Colorado State University’s Department of Sociology and University Counseling Center’s Outreach and Prevention Services recently received a $260,000 grant from the U.S. Department of Education to help reduce underage and high-risk drinking among first-year students.
The grant funds a two-year project that partners the Sociology Department and Outreach and Prevention Services with TEAM Fort Collins, a community-based substance abuse prevention coalition.
"The program will target first-year students, of which the majority live in residence halls, who may be experiencing the college-effect of misperceptions of the level of alcohol used by their peers," said Pam McCracken, director of Outreach and Prevention Services for the University Counseling Center. The program will include a research-based campaign to educate new students about the actual norm of alcohol use among their peers. In spring 2006, only 0.3 percent of Colorado State University students reported daily use of alcohol, but students in the same survey had the perception that 44 percent of the students on campus drank alcohol daily.
The campaign targets the ‘college effect,’ which is national research documenting a dramatic increase in the use of alcohol from pre-college students through their first semester in college. The campaign began during summer orientation for new students and their parents, and is highlighted through key events such as move-in day. While the first 12 weeks of the semester will be an intensive campaign, the effort will continue throughout the academic year.
A pilot project for the campaign has already led to success in providing new students with the "social norm" of alcohol use on campus. The pilot of the program, called "Balance: Your Life/Your Future," was put into place during the 2006-2007 academic year and targeted housing staff and resident hall assistants in one residence hall.
The campaign is based on the social norming model. A social norming campaign – an educational campaign strategy often used by health officials – strives to overcome misperceptions about what is normal. For example, research shows that a small number of college students actually binge drink, but the impression of many college students – particularly new students – is that a large majority of college students binge drink. A social norming campaign focuses on replacing these misperceptions with realistic knowledge about binge drinking. This negates a perceived sense that one must binge drink to conform or fit in among peers.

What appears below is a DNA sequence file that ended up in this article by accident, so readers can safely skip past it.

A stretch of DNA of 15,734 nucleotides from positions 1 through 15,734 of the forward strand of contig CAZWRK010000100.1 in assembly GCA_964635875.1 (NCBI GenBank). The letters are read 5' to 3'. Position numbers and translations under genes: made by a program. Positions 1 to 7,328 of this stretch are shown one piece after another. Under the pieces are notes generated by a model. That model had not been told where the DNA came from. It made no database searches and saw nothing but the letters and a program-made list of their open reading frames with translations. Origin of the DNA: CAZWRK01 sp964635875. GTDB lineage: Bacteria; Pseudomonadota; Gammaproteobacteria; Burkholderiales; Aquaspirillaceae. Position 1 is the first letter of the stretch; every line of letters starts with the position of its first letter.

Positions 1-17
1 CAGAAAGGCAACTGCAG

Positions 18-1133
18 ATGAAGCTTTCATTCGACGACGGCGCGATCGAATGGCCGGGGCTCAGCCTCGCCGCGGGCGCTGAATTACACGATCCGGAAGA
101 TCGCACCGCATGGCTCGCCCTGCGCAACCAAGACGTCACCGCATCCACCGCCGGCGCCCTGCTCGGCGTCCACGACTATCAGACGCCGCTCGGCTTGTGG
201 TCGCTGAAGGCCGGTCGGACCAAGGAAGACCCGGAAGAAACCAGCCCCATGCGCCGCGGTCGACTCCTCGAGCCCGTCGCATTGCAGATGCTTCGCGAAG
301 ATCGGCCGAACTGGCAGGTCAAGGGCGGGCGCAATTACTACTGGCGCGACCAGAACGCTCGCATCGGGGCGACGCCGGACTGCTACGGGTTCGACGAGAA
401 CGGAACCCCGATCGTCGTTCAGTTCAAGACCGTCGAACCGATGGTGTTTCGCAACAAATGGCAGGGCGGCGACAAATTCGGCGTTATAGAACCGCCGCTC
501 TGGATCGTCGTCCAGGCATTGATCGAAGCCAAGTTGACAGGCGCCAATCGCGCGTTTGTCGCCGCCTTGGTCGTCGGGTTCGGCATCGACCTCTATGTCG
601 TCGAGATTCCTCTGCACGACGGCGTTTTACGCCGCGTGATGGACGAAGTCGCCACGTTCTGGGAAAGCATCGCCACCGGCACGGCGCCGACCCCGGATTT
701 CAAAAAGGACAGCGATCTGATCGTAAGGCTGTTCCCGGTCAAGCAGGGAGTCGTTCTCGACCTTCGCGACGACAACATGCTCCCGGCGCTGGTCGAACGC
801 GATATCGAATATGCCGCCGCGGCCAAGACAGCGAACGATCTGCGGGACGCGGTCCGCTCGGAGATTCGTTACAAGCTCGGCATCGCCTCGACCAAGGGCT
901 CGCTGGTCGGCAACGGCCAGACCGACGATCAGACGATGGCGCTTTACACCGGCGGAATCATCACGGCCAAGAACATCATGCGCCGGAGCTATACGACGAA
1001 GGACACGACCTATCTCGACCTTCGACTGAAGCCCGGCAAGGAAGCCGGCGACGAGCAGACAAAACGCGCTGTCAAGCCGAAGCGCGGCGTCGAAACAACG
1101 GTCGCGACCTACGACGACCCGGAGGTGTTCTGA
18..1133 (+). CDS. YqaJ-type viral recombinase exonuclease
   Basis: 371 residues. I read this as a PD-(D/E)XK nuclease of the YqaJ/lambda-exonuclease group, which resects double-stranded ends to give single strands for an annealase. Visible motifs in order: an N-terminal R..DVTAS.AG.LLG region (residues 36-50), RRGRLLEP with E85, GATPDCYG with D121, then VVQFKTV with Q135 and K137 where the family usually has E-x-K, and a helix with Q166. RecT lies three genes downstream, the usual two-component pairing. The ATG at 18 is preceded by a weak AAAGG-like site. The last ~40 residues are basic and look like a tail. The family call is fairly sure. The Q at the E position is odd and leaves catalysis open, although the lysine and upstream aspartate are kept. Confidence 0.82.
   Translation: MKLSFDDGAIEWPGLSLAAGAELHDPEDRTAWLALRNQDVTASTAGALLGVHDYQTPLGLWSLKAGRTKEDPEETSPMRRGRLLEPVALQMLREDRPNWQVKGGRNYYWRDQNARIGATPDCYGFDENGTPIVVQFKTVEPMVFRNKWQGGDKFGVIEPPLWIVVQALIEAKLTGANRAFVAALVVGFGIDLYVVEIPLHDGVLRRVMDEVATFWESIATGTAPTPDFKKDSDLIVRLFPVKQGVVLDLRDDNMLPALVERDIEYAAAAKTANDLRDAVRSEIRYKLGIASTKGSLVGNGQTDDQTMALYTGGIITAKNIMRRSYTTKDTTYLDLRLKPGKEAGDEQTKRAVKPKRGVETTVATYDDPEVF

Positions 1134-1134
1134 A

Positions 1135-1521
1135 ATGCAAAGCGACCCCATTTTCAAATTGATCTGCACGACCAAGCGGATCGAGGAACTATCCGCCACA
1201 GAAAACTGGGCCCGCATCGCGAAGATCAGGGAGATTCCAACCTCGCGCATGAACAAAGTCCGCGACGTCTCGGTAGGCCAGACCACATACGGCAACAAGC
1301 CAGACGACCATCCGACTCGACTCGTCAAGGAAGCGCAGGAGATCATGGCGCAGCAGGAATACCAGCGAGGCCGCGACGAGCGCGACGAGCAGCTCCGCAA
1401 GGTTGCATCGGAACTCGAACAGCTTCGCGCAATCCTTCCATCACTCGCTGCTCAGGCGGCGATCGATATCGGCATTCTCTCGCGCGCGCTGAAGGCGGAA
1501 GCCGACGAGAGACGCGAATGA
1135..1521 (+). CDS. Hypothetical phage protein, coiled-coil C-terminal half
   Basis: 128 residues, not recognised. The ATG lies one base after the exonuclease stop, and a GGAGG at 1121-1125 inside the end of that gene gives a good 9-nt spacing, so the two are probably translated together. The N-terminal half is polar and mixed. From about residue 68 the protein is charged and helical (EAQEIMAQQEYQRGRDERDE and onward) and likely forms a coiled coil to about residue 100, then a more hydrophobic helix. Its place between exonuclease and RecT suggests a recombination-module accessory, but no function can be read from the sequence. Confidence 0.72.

Materials will be developed for distribution to students that show the risks of alcohol abuse and information about actual norms regarding use on campus. In addition to print materials, the campaign will provide intensive training to staff in residence halls about addressing the social norm of binge drinking and alcohol use among young college students. Alcohol-free activities will be planned at residence halls as an alternative to private parties held by students.
Colorado State’s ongoing focus to address alcohol abuse has helped create programs that are heralded by experts and organizations as models to other universities across the nation and world.
This project is designed to meet a recommendation of the university’s Alcohol Task Force to implement a comprehensive social norms campaign to increase awareness of consequences associated with high-risk and illegal drinking as well as violations related to those actions.
In response to the alcohol-related problems Colorado State and other universities throughout the nation faced in the fall of 2004, the Colorado State University Alcohol Task Force was established. The task force was formed on the belief that the university, in partnership with the community, owes students and their families a careful examination of the social dynamics and misuse behind alcohol and its tragic impacts on lives and communities. The task force, led by then state Lt. Gov. Jane Norton, presented 43 recommendations in its final report to President Larry Edward Penley in February 2005. Actions on these recommendations continue to evolve.